This week’s technical article follows on from the last few weeks articles on great engines. So this week we have one of the all time greats – the 6-cylinder Jaguar XK double overhead cam. Developed by Jaguar after the war, it first appeared in one of the most iconic sports cars – the XK120. This engine is a favourite of mine thanks to my family owning several Jaguars culminating in a 4.2 litre Series 1 XJ6 during the 1970s.
In 1948 the XK120 hit the market with a 3.4 litre version of the engine developing 160 horses straight from the factory. The heads were made of aluminium with a cast iron block and the engineers spent time looking at the flow of the gases to improve the output. The main engineer, Harry Weslake went on to design Formula 1 championship winning engines for Vanwall.
The engine is a Hemi with 2 large valves per cylinder with a larger than normal head to accommodate the valves. Remember the bigger the valves the more fuel/air mix goes in and therefore a bigger bang! The 3.4 had a long distinguished life in many models including the replacement to the 120 – the XK140 and also the C-type, various saloons like the Mark 1 and 2 seen in classic British cops and robbers TV shows. The baddies always had a Jag! And it finally had a home in the XJ6 until about 1986 or so.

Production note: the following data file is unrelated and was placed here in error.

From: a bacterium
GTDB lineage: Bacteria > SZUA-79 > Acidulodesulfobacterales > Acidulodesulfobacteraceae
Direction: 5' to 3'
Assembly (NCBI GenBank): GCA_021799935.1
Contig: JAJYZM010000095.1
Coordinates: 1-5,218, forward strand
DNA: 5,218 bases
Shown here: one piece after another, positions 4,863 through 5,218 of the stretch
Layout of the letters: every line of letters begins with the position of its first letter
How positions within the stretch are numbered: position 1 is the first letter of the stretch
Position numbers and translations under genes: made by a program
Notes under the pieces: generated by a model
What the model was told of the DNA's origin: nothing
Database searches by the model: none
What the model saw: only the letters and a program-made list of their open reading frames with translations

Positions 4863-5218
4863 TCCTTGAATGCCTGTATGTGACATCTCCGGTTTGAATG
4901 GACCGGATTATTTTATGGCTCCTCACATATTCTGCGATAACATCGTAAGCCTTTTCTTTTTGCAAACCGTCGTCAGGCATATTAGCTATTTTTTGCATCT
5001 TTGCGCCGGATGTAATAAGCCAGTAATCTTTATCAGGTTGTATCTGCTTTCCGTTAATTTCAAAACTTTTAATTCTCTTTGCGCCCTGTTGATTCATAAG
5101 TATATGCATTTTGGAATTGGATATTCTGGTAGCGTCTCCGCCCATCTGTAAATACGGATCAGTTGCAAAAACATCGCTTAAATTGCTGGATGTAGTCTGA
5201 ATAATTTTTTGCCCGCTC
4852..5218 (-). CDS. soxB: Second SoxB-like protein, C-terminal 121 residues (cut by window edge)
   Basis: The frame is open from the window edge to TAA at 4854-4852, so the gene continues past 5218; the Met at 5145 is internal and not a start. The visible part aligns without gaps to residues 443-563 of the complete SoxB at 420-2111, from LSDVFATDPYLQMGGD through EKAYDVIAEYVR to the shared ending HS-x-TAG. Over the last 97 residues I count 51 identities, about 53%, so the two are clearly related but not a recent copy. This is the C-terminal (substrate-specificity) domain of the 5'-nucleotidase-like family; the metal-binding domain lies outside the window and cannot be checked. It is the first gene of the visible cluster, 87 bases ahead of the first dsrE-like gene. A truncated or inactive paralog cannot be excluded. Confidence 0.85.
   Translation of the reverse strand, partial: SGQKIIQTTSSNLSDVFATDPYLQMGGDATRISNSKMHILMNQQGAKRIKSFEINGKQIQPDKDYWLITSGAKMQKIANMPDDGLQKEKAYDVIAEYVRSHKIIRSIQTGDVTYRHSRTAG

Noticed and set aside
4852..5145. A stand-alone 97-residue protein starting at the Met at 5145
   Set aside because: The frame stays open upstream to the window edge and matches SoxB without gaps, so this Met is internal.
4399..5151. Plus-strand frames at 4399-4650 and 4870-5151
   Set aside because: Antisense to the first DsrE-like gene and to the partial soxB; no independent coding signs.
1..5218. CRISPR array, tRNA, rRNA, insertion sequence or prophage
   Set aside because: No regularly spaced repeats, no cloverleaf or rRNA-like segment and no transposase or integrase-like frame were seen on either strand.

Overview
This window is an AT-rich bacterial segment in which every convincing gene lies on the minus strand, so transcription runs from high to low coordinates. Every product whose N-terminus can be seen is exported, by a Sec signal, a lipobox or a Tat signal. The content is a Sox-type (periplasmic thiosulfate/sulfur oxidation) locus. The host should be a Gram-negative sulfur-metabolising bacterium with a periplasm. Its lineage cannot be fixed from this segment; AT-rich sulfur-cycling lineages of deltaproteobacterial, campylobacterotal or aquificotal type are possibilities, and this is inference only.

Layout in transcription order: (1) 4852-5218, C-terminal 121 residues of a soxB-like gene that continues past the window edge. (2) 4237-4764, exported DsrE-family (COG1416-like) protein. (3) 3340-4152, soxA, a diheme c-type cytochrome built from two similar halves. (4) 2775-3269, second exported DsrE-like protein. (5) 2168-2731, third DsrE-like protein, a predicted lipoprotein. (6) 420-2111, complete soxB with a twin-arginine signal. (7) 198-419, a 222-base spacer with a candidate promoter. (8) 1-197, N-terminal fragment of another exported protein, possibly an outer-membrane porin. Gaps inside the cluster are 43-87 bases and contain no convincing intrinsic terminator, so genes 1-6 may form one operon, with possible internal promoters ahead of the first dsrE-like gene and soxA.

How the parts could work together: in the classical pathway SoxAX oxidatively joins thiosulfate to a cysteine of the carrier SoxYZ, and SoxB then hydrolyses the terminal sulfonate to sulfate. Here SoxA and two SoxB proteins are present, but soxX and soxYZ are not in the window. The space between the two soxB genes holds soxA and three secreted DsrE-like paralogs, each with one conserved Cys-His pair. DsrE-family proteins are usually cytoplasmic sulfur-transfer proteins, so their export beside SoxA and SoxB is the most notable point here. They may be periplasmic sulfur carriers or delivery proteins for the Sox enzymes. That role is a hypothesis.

In 1958, Jaguar brought out a 3.8 litre version in the XK150 with up to 265 hp on tap. This engine had a shorter life being fitted to the D and E types plus the Mark 9, 10 and original S type saloons. It found its way into the smaller Mark 2 saloon and even the 1970s Panther J72 that was modelled on a 1930s SS Jaguar.
Jaguar also produced a smaller variant at 2.4 litres for the Mark 1 and 240 Mark 2, cars that I grew up with! These motors produced 133 hp and were in production from 1955 to 1967.
The 4.2 litre XK engine arrived in 1965 and had re-spaced cylinders to accommodate the larger bores in the same size block. This was the ultimate version of the XK engine and produced a minimum of 170 hp although with some simple mods and tuning it could get well over 200. The Mark 10 and 420 saloons had this motor followed by the XJ6 and Daimler variants. It was also fitted to Series 1 & 2 E-types and the Daimler Limo favoured by royalty and statesmen across the world. It also found itself in the Panther J72 and De Ville models – the De Ville was modelled on a Bugatti saloon.
Early versions of the Alvis Scimitar and Scorpion military vehicles used the 4.2 litre for it’s good power to weight ratio. Alvis and Jaguar were both made in the same city. The final version that didn’t last long was a 2.8 litre variant that was the entry-level engine for the Series 1 and 2 XJ6s.
My memories of our 4.2 are quite vivid – one day coming back from town, a valve decided to get cosy with a piston head resulting in no valve and a large hole in the top of the piston. I was still at school at the time doing metal work and as the piston was made of aluminium, I took it to school, melted it down and used it in a school project. I still remember my father pulling the engine out and rebuilding it.